During the winter, most Coloradans turn their attention west and decide to brave I-70 traffic in order to reach ski resorts and mountain towns along the corridor. Amidst that mad dash, it’s easy to forget that it takes just a short drive south along I-25 to reach a different—yet equally exciting—getaway: Colorado Springs.
From iconic luxury hotels to new museums, Colorado’s second largest city, which feels more like a sprawling mountain town, is even home to a few treasures you can’t find anywhere else. Here, we put together a weekend itinerary you can use to explore the Springs during the winter, while everyone else is stuck in traffic heading west.
As in Denver, you’re just as likely to end up with a 60-degree day in February as you are to see single digits and a foot of snow in the Springs. Regardless of the weather, though, there are a number of exciting indoor options.
The U.S. Olympic & Paralympic Museum, which opened in 2020, features interactive displays that allow visitors to immerse themselves in the energy and heart of the Olympic Games. For example, you can simulate speeding down an alpine race course like Lindsey Vonn or see how the size of your feet compare to LeBron James’.
The Colorado Springs Pioneers Museum (free admission) is also worth a visit, especially to see the brand new sesquicentennial exhibit, celebrating the Springs’ 150-year anniversary with 150 individual artifacts that look back at important moments in the city’s history, such as how it was chosen as the site of the Air Force Academy.
Though mostly outdoors, the Cheyenne Mountain Zoo is also a worthwhile experience that is open year round. Sitting above 6,700 feet, the zoo is the highest in America. It is also consistently ranked among the top 10 zoos in the country and top 20 in the world. The wildlife park is home to more than 750 animals, including 30 endangered species and a herd of giraffes that you can actually feed. If you’re not into the uphill stroll that takes you through the exhibits, you can ride a chairlift that offers a bird’s eye view of the creatures below.
Even if you visit the Springs on a mild weekend, be sure to bring your micro spikes for hiking, because trails in the area often meander through shaded forests and canyons that are slick with snow and ice.
If you’ve never done it, the Manitou Incline—the steep staircase along what was once a narrow gauge funicular railway that gains 2,000 feet over one mile—is especially challenging when snow-packed. Of note: You need a reservation to hike the Incline during the pandemic.
Eat and Drink
The building that housed the city’s trolley cars in the early 1900s is now an airy multiplex full of hip restaurants and bars. Among them is COATI, a collection of independent food pods where you can find anything from a fresh banhi mi sandwich to a lemongrass smoothie. Pikes Peak Brewing Lager House, which is in the same location, features a rooftop patio with a view of Pikes Peak.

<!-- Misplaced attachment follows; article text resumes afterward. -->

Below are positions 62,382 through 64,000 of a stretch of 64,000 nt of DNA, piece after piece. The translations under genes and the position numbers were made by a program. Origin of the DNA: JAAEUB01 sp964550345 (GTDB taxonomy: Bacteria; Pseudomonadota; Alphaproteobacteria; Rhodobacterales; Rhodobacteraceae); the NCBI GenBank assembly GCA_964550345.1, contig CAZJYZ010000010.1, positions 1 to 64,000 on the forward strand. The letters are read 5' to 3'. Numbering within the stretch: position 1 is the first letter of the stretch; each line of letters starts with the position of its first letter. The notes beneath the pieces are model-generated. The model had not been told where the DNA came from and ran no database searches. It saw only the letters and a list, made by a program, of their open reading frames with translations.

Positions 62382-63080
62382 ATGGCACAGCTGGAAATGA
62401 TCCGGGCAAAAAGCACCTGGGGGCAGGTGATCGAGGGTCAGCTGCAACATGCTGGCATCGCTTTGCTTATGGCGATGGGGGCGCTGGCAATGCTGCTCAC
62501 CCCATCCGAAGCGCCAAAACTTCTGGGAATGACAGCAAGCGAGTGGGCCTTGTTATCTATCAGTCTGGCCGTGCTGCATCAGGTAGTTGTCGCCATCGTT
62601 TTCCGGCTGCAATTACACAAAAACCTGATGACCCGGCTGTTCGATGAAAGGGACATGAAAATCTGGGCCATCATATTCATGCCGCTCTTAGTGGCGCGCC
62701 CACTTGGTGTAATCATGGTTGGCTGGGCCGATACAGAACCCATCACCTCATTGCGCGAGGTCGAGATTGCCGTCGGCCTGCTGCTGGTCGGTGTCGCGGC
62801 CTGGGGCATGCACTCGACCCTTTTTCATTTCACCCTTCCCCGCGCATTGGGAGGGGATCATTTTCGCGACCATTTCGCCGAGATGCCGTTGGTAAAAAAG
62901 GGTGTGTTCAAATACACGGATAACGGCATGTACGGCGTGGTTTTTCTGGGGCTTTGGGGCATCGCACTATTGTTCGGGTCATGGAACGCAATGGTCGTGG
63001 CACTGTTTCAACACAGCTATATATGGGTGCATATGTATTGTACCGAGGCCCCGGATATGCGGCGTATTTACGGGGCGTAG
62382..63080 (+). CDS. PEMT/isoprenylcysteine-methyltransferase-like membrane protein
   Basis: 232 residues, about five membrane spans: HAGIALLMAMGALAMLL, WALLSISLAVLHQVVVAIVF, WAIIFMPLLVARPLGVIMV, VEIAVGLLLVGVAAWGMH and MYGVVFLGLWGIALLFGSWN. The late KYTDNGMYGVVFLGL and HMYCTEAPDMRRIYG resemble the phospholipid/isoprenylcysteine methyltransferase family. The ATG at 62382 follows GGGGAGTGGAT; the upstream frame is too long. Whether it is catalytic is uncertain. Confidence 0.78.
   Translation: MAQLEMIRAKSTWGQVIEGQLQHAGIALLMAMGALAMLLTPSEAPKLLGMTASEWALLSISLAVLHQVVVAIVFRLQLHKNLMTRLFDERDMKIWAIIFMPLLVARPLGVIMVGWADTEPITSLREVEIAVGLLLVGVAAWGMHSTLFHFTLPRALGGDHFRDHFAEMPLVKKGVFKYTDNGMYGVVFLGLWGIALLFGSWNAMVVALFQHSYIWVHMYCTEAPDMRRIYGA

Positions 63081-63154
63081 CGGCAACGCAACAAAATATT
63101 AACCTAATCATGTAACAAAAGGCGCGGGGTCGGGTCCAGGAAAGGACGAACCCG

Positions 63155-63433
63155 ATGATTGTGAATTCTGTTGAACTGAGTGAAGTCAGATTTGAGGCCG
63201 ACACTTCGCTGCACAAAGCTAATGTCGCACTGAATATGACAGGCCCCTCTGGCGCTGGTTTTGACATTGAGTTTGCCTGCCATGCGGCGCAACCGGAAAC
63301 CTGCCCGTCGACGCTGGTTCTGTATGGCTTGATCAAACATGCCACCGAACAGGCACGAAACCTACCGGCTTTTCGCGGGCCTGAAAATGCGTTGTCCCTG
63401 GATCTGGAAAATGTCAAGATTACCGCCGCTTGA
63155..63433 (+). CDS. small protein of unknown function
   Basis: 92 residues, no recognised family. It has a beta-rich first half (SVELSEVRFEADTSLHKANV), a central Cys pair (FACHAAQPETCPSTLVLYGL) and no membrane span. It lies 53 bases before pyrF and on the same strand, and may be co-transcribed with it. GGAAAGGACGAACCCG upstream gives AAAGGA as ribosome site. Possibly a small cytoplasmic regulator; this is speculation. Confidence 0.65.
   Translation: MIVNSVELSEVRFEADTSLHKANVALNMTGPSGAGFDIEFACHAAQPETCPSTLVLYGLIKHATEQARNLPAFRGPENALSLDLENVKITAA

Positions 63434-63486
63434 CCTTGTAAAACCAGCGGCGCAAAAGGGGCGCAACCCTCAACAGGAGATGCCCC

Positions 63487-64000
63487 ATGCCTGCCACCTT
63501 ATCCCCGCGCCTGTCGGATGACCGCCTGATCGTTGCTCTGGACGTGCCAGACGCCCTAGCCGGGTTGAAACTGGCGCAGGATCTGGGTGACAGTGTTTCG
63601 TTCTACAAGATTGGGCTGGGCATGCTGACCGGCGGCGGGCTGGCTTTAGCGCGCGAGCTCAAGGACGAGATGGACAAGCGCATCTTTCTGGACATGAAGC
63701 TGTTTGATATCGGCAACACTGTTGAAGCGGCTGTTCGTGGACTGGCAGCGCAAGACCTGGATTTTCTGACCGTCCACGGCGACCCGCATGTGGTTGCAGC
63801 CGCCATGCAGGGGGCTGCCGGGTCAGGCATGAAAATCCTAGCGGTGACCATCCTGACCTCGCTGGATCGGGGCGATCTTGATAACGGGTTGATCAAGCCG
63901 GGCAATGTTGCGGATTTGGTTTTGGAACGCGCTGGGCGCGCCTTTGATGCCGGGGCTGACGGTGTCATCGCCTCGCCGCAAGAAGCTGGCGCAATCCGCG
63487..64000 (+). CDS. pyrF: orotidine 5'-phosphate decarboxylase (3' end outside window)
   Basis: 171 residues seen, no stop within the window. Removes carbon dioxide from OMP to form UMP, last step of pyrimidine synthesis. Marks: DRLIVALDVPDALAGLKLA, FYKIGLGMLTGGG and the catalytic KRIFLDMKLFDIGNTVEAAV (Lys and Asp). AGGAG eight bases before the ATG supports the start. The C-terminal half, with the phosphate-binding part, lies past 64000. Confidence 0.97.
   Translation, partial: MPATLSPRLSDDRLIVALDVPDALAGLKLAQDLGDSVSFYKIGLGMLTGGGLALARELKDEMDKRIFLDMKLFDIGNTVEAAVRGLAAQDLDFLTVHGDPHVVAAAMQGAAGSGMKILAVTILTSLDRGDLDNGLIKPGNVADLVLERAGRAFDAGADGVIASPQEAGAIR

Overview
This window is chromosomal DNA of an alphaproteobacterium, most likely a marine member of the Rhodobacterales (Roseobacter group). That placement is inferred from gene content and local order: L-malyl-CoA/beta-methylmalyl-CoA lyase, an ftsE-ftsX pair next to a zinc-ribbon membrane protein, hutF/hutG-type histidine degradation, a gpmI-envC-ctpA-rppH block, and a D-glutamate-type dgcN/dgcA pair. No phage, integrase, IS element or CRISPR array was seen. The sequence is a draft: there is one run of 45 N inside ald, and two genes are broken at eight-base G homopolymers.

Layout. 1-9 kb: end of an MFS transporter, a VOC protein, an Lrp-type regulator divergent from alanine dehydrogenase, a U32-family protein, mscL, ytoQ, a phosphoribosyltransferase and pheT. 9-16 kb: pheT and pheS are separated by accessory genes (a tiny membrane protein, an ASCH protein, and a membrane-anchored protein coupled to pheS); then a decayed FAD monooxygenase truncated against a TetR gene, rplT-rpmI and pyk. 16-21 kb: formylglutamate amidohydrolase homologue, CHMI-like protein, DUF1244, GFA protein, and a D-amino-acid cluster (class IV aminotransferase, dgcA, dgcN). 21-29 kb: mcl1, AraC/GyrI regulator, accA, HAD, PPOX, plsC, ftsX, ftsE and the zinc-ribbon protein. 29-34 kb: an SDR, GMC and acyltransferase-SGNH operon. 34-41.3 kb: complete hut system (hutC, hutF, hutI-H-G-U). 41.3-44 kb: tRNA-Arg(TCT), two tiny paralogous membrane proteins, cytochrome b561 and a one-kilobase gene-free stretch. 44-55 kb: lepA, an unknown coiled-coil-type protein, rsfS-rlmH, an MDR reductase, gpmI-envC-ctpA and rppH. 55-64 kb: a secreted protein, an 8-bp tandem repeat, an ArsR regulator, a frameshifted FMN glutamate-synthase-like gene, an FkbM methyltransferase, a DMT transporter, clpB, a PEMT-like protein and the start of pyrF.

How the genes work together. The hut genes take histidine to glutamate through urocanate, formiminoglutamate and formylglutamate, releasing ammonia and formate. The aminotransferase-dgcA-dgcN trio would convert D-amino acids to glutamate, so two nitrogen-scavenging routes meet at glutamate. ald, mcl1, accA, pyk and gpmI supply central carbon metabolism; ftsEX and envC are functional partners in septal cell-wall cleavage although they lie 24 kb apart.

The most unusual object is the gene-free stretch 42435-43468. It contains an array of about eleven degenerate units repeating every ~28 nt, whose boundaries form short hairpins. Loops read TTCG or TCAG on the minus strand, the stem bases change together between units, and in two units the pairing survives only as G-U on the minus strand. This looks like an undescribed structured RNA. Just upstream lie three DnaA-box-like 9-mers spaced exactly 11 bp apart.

The menu at Phantom Canyon Brewing Company, another appealing downtown option for suds lovers, features yummy vegan eats and warm boozy sippers. Other locales with plenty of space include the popular Goat Patch Brewing Company, Cerberus Brewing Company, and the Colorado Mountain Brewery, the latter two doubling as full-service lunch and dinner haunts.
The Broadmoor is the only hotel in the world to have a Five Diamond rating from AAA every year since the organization first introduced the distinction in 1976. And thanks to special packages for Colorado residents, you won’t have to sell your home to afford a room: Through February, Centennial Staters can snag lodging starting at $189 a night, with additional specials running through May.
The resort is also home to internationally heralded golf courses (which, weather dependent, are open year-round) tennis and pickleball courts, beautiful scenery, a world-class spa, and an athletic club. The grounds include an assemblage of shops and eateries, including Café Julie’s, where you can indulge in the Broadmoor’s own luxury line of chocolates, artisan breads, and pastries.
Other Nearby Attractions
You can’t pass through this corner of Colorado without a stop in Manitou Springs. Lying at the base of Pike’s Peak, Manitou is named after its many mineral springs, some of which you can actually sample (get ready for the taste of sulphur). The town’s main thoroughfare, which is much less crowded in winter than any other time of year, is lined with boutiques, restaurants, and even an old-school penny arcade.
Dating back to the gold rush of 1859, Old Colorado City is similarly cute and historic. The town is strewn with family-owned restaurants, shops, and galleries.
If You Do One Thing
Splurge on a falconry lesson at the Broadmoor (starting around $100). During the session, majestic creatures, like horned owls, hawks, and falcons, will swoop directly onto your gloved hand.